Accelerometers may also be used for poultry, livestock, and other animal monitoring. They can be attached to a cattle’s tag, for example, to monitor its activity, behavior, and general wellbeing. This is particularly helpful when animals have been exposed to a stressor, such as extreme heat.
The accelerometer can provide vital information about early signs of illness—a signal that allows the farmer to change an animal’s environment. Similarly, if there’s a disease outbreak on a farm, these sensors help limit animals’ contact with it, thereby preventing spread of the disease.
In short, accelerometers can be used as a risk-mitigation tool that ultimately save farmland operators valuable time and money.
There are many factors that contribute to a fruit or vegetable’s quality. Some metrics are straightforward, like shape, color, or size. Others, such as flavor, texture, and aroma, are not only more subjective—but also more difficult to measure.
This is where “Brix” meters prove especially useful.
In agriculture, “Brix” is used a value to represent the sugar content in fruit and vegetables. The Brix scale was developed in the 1800s and is equal to the percent of dissolved solids in a solution. For example, a 10g sample that measures 5 Brix would have 5g of sugar.
A refractometer, more commonly referred to as a “Brix machine,” helps measure the Brix in produce. It uses laser technology to provide on-the-spot Brix measurements. For example, a Brix machine helps a farmland operator sort their oranges. Depending on how much sugar an orange contains, it will either be exported, sold domestically, marketed as “choice” or used to make orange juice. This allows farmers to extract the most value out of every piece of fruit, quickly and efficiently.
Challenges Faced by the AgTech Industry
If these innovations are so disruptive, one might wonder, why aren’t more farmers adopting AgTech at scale? There are a few reasons for this.
One reason for the slow uptick in AgTech is that these technologies require significant capital investment, and that capital must be patient. Federal agencies, including the EPA, USDA and FDA have stringent regulations pertaining to food cultivation. Any technology that impacts food production must be registered with these federal bodies, a process that can take years. Not all VC investors have this level of patience.
Moreover, data collection can be challenging. If a farmer is going to invest in AgTech, they want some certainty that the innovation will be valuable. With AgTech, unlike other industry-disrupting technologies, it can be difficult to decipher what impact a product has given that crop yields can already vary quite dramatically from year to year. For example, was it an AgTech solution that helped boost crop yields or was it the unusually favorable weather that year? It can be tough to say.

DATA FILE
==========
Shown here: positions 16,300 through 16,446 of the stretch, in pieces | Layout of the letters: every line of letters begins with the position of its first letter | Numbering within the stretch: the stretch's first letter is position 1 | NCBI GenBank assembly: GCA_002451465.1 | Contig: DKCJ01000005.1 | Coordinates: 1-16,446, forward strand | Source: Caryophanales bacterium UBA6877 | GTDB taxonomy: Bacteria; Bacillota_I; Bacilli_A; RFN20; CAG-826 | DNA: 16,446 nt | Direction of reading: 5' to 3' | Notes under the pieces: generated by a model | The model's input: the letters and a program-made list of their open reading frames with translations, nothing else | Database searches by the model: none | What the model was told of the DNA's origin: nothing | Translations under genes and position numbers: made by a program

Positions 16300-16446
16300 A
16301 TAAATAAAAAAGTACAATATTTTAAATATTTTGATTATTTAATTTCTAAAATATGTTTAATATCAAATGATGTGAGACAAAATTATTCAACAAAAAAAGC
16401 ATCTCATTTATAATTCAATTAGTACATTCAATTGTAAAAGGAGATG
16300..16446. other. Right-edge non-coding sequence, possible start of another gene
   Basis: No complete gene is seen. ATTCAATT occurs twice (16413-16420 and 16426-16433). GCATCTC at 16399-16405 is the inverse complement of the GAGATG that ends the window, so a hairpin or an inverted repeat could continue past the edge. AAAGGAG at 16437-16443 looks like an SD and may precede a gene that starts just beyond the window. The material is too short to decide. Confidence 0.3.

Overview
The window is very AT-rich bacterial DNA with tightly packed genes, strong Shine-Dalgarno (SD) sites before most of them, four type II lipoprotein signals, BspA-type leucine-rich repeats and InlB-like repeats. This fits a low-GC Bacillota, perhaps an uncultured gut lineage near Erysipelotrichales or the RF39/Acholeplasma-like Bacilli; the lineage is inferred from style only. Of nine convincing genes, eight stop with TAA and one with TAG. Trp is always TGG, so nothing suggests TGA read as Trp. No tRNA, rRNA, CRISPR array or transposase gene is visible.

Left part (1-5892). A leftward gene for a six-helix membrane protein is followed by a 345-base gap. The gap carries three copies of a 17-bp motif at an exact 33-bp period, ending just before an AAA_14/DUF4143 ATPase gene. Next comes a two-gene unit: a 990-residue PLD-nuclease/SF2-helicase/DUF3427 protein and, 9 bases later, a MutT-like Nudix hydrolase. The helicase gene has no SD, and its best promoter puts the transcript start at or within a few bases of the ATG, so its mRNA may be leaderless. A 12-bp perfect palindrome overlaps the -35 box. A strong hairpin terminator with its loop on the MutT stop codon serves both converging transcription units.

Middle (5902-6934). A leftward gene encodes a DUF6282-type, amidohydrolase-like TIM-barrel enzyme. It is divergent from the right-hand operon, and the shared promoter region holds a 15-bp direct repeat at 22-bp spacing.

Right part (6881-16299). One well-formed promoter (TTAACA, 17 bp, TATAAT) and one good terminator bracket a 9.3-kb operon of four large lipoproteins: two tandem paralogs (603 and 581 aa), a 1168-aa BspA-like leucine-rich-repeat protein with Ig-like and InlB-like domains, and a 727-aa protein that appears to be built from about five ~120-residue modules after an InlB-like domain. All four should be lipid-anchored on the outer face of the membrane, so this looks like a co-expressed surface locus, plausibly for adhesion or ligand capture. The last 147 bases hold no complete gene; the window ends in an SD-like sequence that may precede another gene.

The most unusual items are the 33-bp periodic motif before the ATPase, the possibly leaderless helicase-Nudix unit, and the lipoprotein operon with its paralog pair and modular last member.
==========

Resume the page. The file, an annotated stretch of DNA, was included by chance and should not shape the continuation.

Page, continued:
In that same vein, the field trials that AgTech companies rely on are easily disrupted. For example, bad weather can wipe out a field trial, requiring a repeat of a year’s worth of data collection. Some farmers are not willing to give AgTech companies more than one year to prove their technology or system.
Finally, infrastructure and supply chains are already well established and can prove difficult to disrupt. AgTech innovations have therefore been primarily limited to farm-level operations.
With the current generation of farmers aging, we expect to see more farmland trade hands. As this happens, there is a unique opportunity for the next generation of farmland operators to strategically employ AgTech solutions. Doing so has the potential to increase crop yields and in turn, boost the profitability of farmland for investors.
Of course, AgTech innovations should be deployed strategically. Farmland operators must be careful not to fall for a sleek marketing pitch that results in them over-investing in a product that does not merit that capital commitment. It is a balance that farmland operators must achieve, but those who do so will find that this combination of “old” and “new” technology can be married with great success.
Are you interested in learning more about farmland investments? If so, contact us today. Our team would be happy to share more insight as to the technologies we are utilizing to maximize returns for investors.